Meanwhile, the planning and execution of an epic seaborne rescue operation had begun.
As early as mid-May, 57-year-old Vice Admiral Bertram Ramsay had been aware of the predicament of the BEF and other Allied forces in France. As commander of the Royal Navy at Dover, Ramsay, who had joined the Royal Navy in 1898, served in World War I, retired in 1938, and been coaxed by Prime Minister Winston Churchill to return to service, was destined to command any evacuation effort undertaken on the continent. On May 20, from his command bunker deep beneath Dover Castle and chiseled into the famous white cliffs, Ramsay held his first planning meeting for the effort that came to be known as Operation Dynamo, named from the adjacent dynamo room that supplied electric power to the command bunker and headquarters facilities.
As Ramsay formulated Operation Dynamo, War Minister Anthony Eden assured Gort that arrangements would be made to attempt an evacuation. However, the temperament among the highest echelons of the British command was gloomy. General Sir Alan Brooke, commander of the BEF II Corps and future Chief of the Imperial General Staff, wrote a diary entry on May 23 that read like an epitaph. “Nothing but a miracle can save the BEF now and the end cannot be very far off … It is a fortnight since the German advance started and the success they have achieved is nothing short of phenomenal. There is no doubt that they are most wonderful soldiers.”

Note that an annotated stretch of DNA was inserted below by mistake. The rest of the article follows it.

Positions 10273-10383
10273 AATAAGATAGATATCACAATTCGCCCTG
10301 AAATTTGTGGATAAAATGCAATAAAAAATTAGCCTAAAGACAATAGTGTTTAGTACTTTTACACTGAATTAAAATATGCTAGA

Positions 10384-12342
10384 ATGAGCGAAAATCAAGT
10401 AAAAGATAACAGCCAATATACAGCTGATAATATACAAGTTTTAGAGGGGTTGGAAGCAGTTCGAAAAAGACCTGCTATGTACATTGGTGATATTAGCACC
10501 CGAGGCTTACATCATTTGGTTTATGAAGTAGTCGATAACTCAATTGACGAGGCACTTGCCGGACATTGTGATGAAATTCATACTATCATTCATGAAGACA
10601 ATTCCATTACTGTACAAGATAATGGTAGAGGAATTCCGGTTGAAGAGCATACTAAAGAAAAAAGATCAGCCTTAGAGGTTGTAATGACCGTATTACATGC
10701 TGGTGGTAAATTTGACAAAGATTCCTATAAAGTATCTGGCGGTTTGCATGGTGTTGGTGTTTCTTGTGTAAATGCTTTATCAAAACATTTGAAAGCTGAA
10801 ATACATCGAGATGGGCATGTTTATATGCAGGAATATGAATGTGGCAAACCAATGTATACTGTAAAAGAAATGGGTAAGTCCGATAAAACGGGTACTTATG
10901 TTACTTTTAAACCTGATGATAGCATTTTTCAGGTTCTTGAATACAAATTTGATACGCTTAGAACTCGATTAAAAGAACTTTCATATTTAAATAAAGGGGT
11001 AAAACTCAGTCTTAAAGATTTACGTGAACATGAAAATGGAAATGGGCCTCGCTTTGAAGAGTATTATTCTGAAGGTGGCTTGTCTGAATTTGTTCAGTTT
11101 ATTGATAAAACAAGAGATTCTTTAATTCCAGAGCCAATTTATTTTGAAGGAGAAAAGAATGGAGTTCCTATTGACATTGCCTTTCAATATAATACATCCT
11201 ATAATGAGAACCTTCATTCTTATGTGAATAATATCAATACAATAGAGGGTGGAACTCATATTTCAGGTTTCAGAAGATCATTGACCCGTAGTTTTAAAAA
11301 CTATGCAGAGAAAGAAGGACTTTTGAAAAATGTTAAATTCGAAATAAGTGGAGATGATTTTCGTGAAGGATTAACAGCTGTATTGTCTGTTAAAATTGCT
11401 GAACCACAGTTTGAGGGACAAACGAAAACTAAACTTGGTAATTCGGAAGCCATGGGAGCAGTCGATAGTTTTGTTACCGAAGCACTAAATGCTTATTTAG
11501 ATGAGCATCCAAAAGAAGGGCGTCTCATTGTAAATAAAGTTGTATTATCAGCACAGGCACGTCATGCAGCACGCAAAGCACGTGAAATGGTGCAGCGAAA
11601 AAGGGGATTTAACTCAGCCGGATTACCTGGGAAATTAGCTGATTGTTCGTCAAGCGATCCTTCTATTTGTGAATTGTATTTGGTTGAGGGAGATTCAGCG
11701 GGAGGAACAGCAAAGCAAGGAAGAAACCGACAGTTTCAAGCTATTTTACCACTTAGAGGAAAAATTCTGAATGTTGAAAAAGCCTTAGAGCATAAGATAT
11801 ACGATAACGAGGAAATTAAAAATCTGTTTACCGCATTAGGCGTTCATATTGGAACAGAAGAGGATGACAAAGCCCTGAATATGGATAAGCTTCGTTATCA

While the defenders of Boulogne and Calais fought on, Ramsay began to marshal as many Royal Navy vessels as possible for the evacuation and later called for every available ship that could carry at least 1,000 men. The British Broadcasting Corporation (BBC) had already issued the following directive on May 14: “The Admiralty have made an Order requesting all owners of self-propelled pleasure craft between 30 feet and 100 feet in length to send all particulars to the Admiralty within 14 days from today if they have not already been offered or requisitioned.”